After a successful career in film, Audrey Hepburn was in 1989 appointed a Goodwill Ambassador of UNICEF. For Hepburn, who had received food aid as a child at the end of WWII, UNICEF’s work was deeply personal.
During her career, she followed and visited projects in Africa, Asia, and Central and Central and South America. She will never be forgotten for her contributions to the welfare of children around the world, shining a light on desperate conditions in Somalia and elsewhere.
Hepburn’s impact, more than a result of her fame, was a product of her eloquence, her tirelessness sharing an important message, and the passion with which she articulated it. She spoke before the U.S. Congress and European Parliaments, and gave as many as 15 interviews a day relating to her work with UNICEF.
Her passion for the work she did was recognized with various awards, including the Presidential Medal of Freedom, the highest civilian honor in the U.S. She has inspired—and continues to inspire—millions around the world, including here at the Foundation. Known for her outward style, she is admired, respected, and adored even more for the inner elegance that guided her life.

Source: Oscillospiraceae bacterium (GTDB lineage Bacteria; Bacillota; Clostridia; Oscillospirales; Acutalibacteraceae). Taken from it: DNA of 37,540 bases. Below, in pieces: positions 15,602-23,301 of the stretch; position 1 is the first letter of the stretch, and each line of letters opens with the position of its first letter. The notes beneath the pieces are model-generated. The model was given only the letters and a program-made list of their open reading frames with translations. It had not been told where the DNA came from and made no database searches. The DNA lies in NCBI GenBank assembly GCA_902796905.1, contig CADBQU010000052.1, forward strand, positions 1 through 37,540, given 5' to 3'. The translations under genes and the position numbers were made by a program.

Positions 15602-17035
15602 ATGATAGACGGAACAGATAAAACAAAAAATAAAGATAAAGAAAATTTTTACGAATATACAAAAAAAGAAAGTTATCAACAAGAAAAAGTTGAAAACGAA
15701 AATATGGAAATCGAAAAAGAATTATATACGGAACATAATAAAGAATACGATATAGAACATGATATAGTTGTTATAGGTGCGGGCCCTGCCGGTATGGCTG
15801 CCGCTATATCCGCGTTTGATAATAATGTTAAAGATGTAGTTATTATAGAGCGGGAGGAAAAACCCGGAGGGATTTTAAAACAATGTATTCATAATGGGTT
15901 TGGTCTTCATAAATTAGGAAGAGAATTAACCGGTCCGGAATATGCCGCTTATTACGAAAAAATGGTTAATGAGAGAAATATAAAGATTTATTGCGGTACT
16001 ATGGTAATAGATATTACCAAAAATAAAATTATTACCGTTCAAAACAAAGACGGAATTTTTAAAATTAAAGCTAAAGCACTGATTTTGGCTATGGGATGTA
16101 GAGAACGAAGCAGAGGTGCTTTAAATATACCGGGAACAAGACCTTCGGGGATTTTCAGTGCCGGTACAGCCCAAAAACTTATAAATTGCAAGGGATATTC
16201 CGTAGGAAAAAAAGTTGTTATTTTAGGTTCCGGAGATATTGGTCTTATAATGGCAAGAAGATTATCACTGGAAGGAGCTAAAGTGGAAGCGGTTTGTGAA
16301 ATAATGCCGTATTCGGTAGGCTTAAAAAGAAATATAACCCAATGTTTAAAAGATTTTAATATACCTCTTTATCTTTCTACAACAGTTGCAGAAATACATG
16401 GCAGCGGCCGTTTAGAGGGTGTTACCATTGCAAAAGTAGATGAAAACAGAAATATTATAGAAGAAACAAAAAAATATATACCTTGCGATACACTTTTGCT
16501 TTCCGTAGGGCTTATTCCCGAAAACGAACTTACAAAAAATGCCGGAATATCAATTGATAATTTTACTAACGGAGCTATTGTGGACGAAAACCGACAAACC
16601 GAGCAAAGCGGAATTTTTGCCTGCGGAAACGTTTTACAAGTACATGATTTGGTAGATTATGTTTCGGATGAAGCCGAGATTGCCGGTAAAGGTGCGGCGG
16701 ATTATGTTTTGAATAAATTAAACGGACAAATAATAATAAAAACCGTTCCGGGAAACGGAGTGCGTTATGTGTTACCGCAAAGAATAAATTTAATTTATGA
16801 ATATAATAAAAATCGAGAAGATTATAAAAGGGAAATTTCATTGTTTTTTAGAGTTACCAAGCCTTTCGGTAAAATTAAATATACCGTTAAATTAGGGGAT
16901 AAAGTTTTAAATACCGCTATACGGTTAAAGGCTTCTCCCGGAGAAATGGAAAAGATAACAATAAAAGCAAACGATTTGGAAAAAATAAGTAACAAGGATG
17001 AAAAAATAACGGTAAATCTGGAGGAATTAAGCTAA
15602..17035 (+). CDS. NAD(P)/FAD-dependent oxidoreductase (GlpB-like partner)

Following Hepburn’s example, SNF has provided several grants for UNICEF emergency relief efforts over the past decade.
Founded in 1946, The United Nations Children’s Fund (UNICEF) works internationally to save and improve children's lives by providing health care and immunizations, clean water and sanitation, nutrition, ed